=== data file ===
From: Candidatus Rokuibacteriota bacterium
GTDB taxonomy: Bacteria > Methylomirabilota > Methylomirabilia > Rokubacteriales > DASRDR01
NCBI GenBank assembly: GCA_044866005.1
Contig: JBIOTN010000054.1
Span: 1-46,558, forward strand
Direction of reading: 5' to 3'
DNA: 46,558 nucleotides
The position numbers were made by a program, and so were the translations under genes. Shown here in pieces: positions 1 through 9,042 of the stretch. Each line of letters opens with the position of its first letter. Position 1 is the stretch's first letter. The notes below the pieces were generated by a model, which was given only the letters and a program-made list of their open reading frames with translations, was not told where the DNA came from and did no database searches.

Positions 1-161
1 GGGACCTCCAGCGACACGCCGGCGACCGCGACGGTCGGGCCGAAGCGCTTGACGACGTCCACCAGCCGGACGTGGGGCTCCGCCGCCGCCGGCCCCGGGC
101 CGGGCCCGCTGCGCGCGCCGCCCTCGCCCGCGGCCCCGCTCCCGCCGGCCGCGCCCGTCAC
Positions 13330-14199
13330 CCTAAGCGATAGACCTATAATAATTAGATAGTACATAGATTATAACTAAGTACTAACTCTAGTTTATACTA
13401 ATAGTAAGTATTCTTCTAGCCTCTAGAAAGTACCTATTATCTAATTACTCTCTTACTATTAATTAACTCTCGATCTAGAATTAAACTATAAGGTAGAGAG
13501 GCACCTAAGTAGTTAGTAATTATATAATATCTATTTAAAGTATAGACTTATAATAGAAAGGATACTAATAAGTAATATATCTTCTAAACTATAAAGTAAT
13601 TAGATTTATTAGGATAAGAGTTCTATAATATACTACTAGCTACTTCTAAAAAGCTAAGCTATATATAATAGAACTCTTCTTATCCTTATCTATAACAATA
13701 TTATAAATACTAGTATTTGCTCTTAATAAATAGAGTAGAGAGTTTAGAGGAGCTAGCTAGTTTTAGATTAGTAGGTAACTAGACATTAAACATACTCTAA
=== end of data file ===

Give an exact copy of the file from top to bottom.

From: Candidatus Rokuibacteriota bacterium
GTDB taxonomy: Bacteria > Methylomirabilota > Methylomirabilia > Rokubacteriales > DASRDR01
NCBI GenBank assembly: GCA_044866005.1
Contig: JBIOTN010000054.1
Span: 1-46,558, forward strand
Direction of reading: 5' to 3'
DNA: 46,558 nucleotides
The position numbers were made by a program, and so were the translations under genes. Shown here in pieces: positions 1 through 9,042 of the stretch. Each line of letters opens with the position of its first letter. Position 1 is the stretch's first letter. The notes below the pieces were generated by a model, which was given only the letters and a program-made list of their open reading frames with translations, was not told where the DNA came from and did no database searches.

Positions 1-161
1 GGGACCTCCAGCGACACGCCGGCGACCGCGACGGTCGGGCCGAAGCGCTTGACGACGTCCACCAGCCGGACGTGGGGCTCCGCCGCCGCCGGCCCCGGGC
101 CGGGCCCGCTGCGCGCGCCGCCCTCGCCCGCGGCCCCGCTCCCGCCGGCCGCGCCCGTCAC
Positions 13330-14199
13330 CCTAAGCGATAGACCTATAATAATTAGATAGTACATAGATTATAACTAAGTACTAACTCTAGTTTATACTA
13401 ATAGTAAGTATTCTTCTAGCCTCTAGAAAGTACCTATTATCTAATTACTCTCTTACTATTAATTAACTCTCGATCTAGAATTAAACTATAAGGTAGAGAG
13501 GCACCTAAGTAGTTAGTAATTATATAATATCTATTTAAAGTATAGACTTATAATAGAAAGGATACTAATAAGTAATATATCTTCTAAACTATAAAGTAAT
13601 TAGATTTATTAGGATAAGAGTTCTATAATATACTACTAGCTACTTCTAAAAAGCTAAGCTATATATAATAGAACTCTTCTTATCCTTATCTATAACAATA
13701 TTATAAATACTAGTATTTGCTCTTAATAAATAGAGTAGAGAGTTTAGAGGAGCTAGCTAGTTTTAGATTAGTAGGTAACTAGACATTAAACATACTCTAA